Union Budget 2021 India: The additional government spending will bring business opportunities to the MSME sector. The vision of achieving a $5-trillion economy will only be possible when MSMEs are able to become global players.
- By Manguirish Pai Raikar
Indian Union Budget 2021-22: Finance Minister Nirmala Sitharaman presented the Budget for 2021-2022 on Monday in Parliament. This year the country, having faced critical conditions of the pandemic through the year, had a revenue shortage which led to an increase in the estimated fiscal deficit. Throughout the year the government monitored the pandemic situation and had taken suitable action to prevent the total collapse and in the process helped the economy to revive to some extent. Under these critical circumstances preparing this budget was a great test in itself.
Economists opined that more money should be brought into the hands of people to channelize the economy. This goes with the saying that the government should spend more when the economy is in a sluggish growth stage. India is currently the fifth-largest economy in terms of GDP and is catching up with the growth targets when the entire world is wobbling. The lockdown period due to COVID-19 resulted in disruption of sales leading to loss of revenue and reduction in demand. Businesses were confronting an intense money crunch because of a sharp fall in business and operational difficulties with low or zero labour throughout the COVID-19 pandemic since workers had migrated to their hometown. Hence loans taken from NBFCs can see a considerable increment in default payment levels. The lockdown interrupted the supply chain which pushed costs for crude materials up that contrarily hurt income. Therefore, delayed lockdown had material effects on the items/administrations offered by small firms.
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There were a lot of incentives coupled with reforms brought in by the government to encourage growth in the industrial sector. Changes in the MSME definition, increased funding through banks, equity funding, and a lot of other fiscal concessions were introduced. The resilient industry also responded with vigor and dynamism. The hard work put in by the trade and industry has shown results and the recovery can be measured from the GST figures.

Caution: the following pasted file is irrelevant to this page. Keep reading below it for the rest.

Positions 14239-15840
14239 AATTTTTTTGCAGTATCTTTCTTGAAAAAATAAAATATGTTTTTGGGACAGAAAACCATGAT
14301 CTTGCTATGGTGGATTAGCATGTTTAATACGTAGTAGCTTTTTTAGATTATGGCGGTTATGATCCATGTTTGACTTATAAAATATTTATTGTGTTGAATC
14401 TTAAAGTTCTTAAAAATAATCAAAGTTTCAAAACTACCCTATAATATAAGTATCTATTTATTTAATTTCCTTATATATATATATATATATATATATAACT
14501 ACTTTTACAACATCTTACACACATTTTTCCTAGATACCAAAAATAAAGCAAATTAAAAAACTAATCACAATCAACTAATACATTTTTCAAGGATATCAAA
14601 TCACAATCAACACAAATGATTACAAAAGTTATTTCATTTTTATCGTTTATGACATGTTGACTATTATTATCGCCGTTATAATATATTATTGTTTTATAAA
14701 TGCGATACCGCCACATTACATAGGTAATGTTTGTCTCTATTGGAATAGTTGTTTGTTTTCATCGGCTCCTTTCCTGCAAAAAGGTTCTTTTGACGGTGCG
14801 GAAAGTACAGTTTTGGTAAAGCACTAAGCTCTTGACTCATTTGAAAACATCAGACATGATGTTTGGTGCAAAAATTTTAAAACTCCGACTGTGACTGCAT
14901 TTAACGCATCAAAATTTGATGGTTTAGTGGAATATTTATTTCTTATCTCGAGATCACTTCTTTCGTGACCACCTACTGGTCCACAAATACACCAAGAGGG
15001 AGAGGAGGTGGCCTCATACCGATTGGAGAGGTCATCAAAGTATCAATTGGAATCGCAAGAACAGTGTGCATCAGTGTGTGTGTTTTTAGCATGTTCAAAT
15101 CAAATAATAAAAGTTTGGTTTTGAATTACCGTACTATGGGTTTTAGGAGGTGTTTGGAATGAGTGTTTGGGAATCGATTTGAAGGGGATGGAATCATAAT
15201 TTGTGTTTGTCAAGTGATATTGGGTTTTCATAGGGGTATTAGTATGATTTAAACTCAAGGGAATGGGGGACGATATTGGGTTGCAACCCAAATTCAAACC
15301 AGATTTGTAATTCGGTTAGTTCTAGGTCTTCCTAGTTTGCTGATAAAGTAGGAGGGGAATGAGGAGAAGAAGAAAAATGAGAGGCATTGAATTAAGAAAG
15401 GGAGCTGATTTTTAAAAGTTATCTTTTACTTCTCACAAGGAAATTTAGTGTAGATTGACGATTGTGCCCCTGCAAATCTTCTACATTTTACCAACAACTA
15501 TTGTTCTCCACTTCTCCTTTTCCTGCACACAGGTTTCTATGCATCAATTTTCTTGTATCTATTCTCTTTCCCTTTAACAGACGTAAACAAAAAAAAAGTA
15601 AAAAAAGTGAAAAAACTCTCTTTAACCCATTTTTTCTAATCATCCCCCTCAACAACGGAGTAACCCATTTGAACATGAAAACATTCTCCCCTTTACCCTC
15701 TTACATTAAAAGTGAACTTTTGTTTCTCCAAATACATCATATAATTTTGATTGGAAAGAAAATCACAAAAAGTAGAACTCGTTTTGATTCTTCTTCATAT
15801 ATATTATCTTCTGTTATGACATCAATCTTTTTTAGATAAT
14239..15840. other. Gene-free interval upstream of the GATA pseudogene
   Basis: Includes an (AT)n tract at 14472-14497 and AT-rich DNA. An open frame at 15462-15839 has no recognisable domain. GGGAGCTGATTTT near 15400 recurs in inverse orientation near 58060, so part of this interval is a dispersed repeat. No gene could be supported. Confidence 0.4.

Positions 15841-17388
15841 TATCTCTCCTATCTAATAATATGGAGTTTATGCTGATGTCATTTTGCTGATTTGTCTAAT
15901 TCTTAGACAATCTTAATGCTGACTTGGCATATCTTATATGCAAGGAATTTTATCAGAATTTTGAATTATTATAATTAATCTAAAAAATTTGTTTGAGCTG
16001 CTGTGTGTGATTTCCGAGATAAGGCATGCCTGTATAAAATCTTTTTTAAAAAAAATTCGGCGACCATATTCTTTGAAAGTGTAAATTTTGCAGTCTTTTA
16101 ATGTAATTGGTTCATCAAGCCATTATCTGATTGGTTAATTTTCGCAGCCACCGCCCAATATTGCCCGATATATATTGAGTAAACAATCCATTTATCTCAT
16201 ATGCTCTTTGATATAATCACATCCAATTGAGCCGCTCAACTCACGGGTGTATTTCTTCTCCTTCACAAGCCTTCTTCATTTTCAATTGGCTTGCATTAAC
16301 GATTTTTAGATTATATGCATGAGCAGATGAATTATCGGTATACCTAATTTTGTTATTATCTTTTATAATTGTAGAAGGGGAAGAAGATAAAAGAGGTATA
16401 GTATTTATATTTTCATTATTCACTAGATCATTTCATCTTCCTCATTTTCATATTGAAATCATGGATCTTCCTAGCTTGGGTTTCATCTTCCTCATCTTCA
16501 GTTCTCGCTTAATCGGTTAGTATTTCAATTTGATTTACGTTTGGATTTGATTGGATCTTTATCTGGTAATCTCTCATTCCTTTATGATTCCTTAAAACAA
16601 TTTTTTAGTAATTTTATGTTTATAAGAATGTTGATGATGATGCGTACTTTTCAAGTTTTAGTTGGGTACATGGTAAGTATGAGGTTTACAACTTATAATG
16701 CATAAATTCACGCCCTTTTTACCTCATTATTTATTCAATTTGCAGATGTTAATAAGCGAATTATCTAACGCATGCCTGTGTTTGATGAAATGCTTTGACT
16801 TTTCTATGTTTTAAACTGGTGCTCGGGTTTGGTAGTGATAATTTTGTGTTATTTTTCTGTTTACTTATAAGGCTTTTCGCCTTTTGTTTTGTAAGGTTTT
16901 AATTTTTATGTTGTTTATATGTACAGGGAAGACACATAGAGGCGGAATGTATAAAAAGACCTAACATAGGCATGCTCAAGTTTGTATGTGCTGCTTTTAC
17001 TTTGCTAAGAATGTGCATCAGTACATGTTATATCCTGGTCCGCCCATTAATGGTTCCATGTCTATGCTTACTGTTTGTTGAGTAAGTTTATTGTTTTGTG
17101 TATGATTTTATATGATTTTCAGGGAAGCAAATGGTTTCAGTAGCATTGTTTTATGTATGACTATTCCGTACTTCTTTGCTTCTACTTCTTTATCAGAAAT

The budget had many new incentives for MSMEs like the dispute resolution scheme, the definition of small companies has been widened, LLP act decriminalization to reduce the rigor of penalties, incentives to one-person companies, and tax holidays extended for startups. The government also proposed to reduce margin money requirements from 25 per cent to 15 per cent for startups. The Finance Minister has provided Rs 15,700 crore for the Ministry of Micro, Small and Medium Enterprises. The additional Government spending will also bring opportunities for business to the MSME sector.
The vision of achieving a $5-trillion economy will only be possible when MSMEs are able to become global players. The budget takeaway is that the government has taken steps to promote manufacturing of import substitute items under ‘Make in India” and also lots of incentives for exports. When the entire world is reeling under the pandemic, it is commendable that we already have two vaccines and another two are on the way. We have been the suppliers to the world in pharmaceutical products and we could do this with other products as well. This budget has opened avenues for new businesses as well as startups.
Manguirish Pai Raikar is Chairman at Assocham’s National Council for the MSME sector. Views expressed are the author’s own.